Implementing a Centralized Recycling Collection System

This Great Forest case study was featured in Environmental Leader’s 2012 Insider Knowledge Report–Lessons Learned from Corporate Environmental, Sustainability and Energy Decision-Makers, pg 124. (download pdf, 2013 report).

Great Forest works with corporate clients to divert as much as 50,000 tons of material from landfills daily.

We find that in many cases, businesses can easily increase recycling rates by centralizing waste and recycling collection points on typical office floors. A simple pilot of this centralized system demonstrated measureable results.

What: We worked with a large financial services firm to quantify the success of this program across five floors of one of their commercial buildings in NYC.

The office floors had a traditional two-bin recycling set up. Each desk had two bins – a small black bin for trash and a blue bin for paper. There were also central bins for paper, bins for trash, and bins for bottles and cans in pantries.


  • The first thing we did was to conduct a compliance evaluation of the existing program (to see how the bins were being used) and a material content review (to see how much recyclables were in the trash and vice versa).
  • Next, the centralized program was implemented. All blue and black deskside bins were removed (about 1000 in total across the five floors). Central recycling stations were set-up in select locations throughout each floor. Each recycling station included a bin for trash, a bin for paper, and a bin for bottles/cans. Signage for these central stations were clear, visible and color coded.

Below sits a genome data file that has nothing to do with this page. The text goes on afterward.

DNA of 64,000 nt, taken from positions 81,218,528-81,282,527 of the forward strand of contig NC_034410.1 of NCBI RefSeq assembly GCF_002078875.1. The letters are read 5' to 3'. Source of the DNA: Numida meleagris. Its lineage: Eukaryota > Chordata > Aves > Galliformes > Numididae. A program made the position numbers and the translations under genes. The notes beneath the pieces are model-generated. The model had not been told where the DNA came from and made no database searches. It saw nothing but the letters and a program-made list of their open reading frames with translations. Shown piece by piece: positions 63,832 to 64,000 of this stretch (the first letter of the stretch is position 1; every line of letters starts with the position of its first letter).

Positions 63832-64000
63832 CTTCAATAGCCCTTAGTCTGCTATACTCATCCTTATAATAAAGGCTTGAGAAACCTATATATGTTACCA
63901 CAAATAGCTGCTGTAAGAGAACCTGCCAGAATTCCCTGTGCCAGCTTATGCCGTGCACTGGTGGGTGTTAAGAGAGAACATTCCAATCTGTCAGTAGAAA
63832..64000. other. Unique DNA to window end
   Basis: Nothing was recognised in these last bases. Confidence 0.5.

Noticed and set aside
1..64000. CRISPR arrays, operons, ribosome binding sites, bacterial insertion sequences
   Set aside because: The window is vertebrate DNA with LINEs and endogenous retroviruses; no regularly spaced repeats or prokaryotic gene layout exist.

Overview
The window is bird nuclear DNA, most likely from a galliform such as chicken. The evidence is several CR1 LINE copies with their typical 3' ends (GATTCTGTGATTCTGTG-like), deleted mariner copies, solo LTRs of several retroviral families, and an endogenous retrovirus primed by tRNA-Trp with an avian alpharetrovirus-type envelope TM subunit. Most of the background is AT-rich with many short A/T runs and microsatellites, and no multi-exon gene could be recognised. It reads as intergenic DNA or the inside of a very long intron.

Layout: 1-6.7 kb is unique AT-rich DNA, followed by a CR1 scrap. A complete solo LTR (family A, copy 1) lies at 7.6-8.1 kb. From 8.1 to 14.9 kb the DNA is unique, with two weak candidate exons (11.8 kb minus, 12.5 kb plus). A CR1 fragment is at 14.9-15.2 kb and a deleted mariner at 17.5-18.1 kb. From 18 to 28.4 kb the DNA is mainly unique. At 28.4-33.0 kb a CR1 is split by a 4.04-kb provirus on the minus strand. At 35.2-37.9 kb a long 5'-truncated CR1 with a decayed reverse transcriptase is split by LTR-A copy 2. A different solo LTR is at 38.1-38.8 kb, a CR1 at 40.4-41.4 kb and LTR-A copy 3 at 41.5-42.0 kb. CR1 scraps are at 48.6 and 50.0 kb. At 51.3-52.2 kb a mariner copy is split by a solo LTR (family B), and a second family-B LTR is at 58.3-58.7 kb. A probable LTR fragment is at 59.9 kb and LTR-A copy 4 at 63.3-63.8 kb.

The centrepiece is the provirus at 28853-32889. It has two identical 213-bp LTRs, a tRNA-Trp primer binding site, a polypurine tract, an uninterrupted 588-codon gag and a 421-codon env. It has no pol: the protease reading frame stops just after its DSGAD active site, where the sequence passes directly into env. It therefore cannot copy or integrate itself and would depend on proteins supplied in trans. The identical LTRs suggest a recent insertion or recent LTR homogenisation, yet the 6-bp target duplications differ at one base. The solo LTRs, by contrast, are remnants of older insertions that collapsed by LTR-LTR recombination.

• Employees were informed of the change, and cleaning staff was trained on new collection procedures.
  • We then conducted a follow-up compliance evaluation and material content review to see if the centralized collection program improved recycling as expected.

Results: We found the percentage of recyclables in trash dropped by 75 percent with the centralized collection system. Percentage of recyclables in trash:

  • Traditional Recycling Program (with deskside bins): 30 percent
  • Centralized Collection Pilot (without deskside bins): 7 percent

Compliance (how employees use bins) also increased: 25 percent increase in correct use of trash bins, and 5 percent increase in correct use of paper bins.

Additional benefits to the centralized collection system:

  • a reduction in labor for collection of trash and recyclables (cleaning staff no longer need to spend time emptying bins across the floors),
  • and a significant reduction in the use of small bin liners (saving 1000 small liners a day).


By centralizing collection points for waste and recyclables, this financial firm ended up capturing more recyclables than they were with the traditional recycling set-up. This centralized system works because it makes people get up (literally) and think about what they are throwing away. With deskside bins, busy employees were not paying as much attention to which bins they were discarding items into. We have worked with other corporate clients to implement central collection systems. Each time we see the centralized system implemented, we find there is initial employee pushback with the removal of deskside bins. However, as with any new program, employees get used to the new system, especially when they learn that their efforts are really working.

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